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Many recycling programs don't accept #2 (♴ - high-density polyethylene - HDPE) plastic bags (only #2 rigid plastic). Does the same apply to #4 (♶ - low-density polyethylene - LDPE) plastic? I've seen it both in rigid and film form and I'm wondering if the reasons for not accepting #2 film apply to #4 film.

Alternatively, if I can return #2 plastic bags to a grocery store, can I also reliably return #4 plastic bags to a grocery store?

  • What do those numbers refer to? – gerrit Aug 19 '14 at 22:52
  • @gerrit, The numbers correspond to what's inside the recycling symbol printed on the bag – drs Aug 19 '14 at 22:55
  • Or avoid plastic bags all together. We use cloth bags most of the time now. – Sherwood Botsford Aug 6 at 4:02
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I think what is accepted at stores or recycling centers is very much local policy and depends on both regulations (local law) and the way collection and recycling schemes are setup and funded. In the Netherlands where I live for example, all types of packaging plastics including bags, but excluding other plastic objects and biodegradable plastics, are collected via communal collection schemes. The reason why they choose for all packaging plastics is that manufacturers are required by law to collect this.

The types of plastic you are referring to are #2 High-Density PolyEthylene (HDPE) and #4 (Low-Density PolyEthylene (LDPE). HDPE is relatively easy to recycle and is also the most recycled type of plastic. LDPE on the other hand often isn't recycled. How difficult it is to recycle a plastic depends on the resin type, but also on if it's contaminated with dyes and other chemicals.

In order to recycle a plastic properly you need to separate the different types of plastic and remove contaminations as much as possible. I suspect that in your case policy is to gather only 1 specific type of plastic object so separating is less of an issue for the recycling center (to reduce costs). Whether or not you can safely return #4 plastic bags to a shop depends on what the shops do with it and if the plastic types are properly separated.

EDIT: according to this curbside recycling program they don't accept plastic bags because their equipment can't handle it properly. On a different webpage they also say that

Don’t be fooled into thinking that all (or even most) of the plastic collected by those programs is actually recycled! There are very few domestic (U.S.) markets for plastics numbered 3 through 7. China, one of the principal foreign markets for U.S. plastics, has recently undertaken measures to stem the influx of non-recyclable and contaminated materials hitting their shores. At least for now, “the markets for #’s 3-7 plastics have dried up!” ...... The bulk of post consumer plastics #3-7 collected in this country have always gone oversees, primarily to third world countries where environmental controls and worker safety standards are far inferior to those in the U.S. (source)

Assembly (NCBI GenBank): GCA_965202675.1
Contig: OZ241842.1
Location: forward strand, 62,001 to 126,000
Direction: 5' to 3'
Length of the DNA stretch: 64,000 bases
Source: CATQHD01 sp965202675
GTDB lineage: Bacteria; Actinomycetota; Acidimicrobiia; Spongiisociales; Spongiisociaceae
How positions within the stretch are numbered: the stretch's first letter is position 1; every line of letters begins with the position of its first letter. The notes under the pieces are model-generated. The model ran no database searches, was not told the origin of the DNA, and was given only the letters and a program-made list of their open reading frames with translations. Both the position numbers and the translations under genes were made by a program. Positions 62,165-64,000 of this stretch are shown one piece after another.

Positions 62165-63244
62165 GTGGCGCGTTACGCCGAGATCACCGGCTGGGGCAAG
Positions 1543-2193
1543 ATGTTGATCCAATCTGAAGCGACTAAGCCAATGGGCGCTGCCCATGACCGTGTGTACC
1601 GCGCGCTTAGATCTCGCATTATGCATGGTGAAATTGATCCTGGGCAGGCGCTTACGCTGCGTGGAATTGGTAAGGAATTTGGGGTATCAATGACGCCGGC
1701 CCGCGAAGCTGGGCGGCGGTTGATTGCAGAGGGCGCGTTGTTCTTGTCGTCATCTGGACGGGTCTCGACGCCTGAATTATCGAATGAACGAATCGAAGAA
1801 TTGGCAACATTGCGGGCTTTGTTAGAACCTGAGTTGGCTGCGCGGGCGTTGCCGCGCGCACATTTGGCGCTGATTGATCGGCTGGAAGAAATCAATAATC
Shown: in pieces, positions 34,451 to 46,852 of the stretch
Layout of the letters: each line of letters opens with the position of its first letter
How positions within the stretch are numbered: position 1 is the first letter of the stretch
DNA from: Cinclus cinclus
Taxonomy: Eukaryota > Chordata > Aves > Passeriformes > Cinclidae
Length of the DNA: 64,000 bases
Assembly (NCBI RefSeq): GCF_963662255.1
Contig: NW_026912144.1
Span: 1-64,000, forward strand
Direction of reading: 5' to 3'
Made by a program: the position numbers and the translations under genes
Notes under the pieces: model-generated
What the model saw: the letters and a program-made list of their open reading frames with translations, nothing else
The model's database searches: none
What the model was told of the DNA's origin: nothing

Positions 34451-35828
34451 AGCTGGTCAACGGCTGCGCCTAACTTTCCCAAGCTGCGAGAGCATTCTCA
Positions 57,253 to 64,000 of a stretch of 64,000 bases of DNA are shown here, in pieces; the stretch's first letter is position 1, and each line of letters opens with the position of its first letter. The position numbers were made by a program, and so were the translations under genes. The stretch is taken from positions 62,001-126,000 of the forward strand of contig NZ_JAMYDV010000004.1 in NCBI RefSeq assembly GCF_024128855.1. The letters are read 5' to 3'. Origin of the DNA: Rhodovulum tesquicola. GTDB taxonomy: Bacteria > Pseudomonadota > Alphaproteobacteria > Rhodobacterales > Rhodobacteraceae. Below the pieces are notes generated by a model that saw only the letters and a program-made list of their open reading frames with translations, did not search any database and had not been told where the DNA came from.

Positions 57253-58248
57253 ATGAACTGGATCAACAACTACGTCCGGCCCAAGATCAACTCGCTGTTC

So my guess is that most #4 plastic, no matter the form is either shipped oversees, dumped on landfills or burned.

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Film has the following issues for recycling:

  1. It's not well labeled. (Which bin should it go into?)
  2. It's irregular in shape. (Makes automated separation difficult)
  3. The weight per piece is small. (It takes about the same time/energy/computer power to pull a small chunk from a waste stream as a large chunk)
  4. The ratio of dirt to plastic tends to be high. A milk carton is easy to rinse. Getting the bread crumbs out of the bag is tougher. (Think in terms of automated equipment.

One of the more common uses of mixed plastic feed stocks is to make synthetic fence posts. Mix up wood chips and molten plastic, and extrude. The resulting product is not as strong as an all wood post, but is considerably more rot resistant. If the source material is chipped pallets then the entire product is recycled. The resulting product is about 1/4 to 1/3 plastic, is not noted for its beauty, and is difficult to paint.

There have been attempts to make decking out of this blodge material, but I've read of problems with warping, surface finish.

(This should be a comment, but it is too long, and comments do not allow formatting.)

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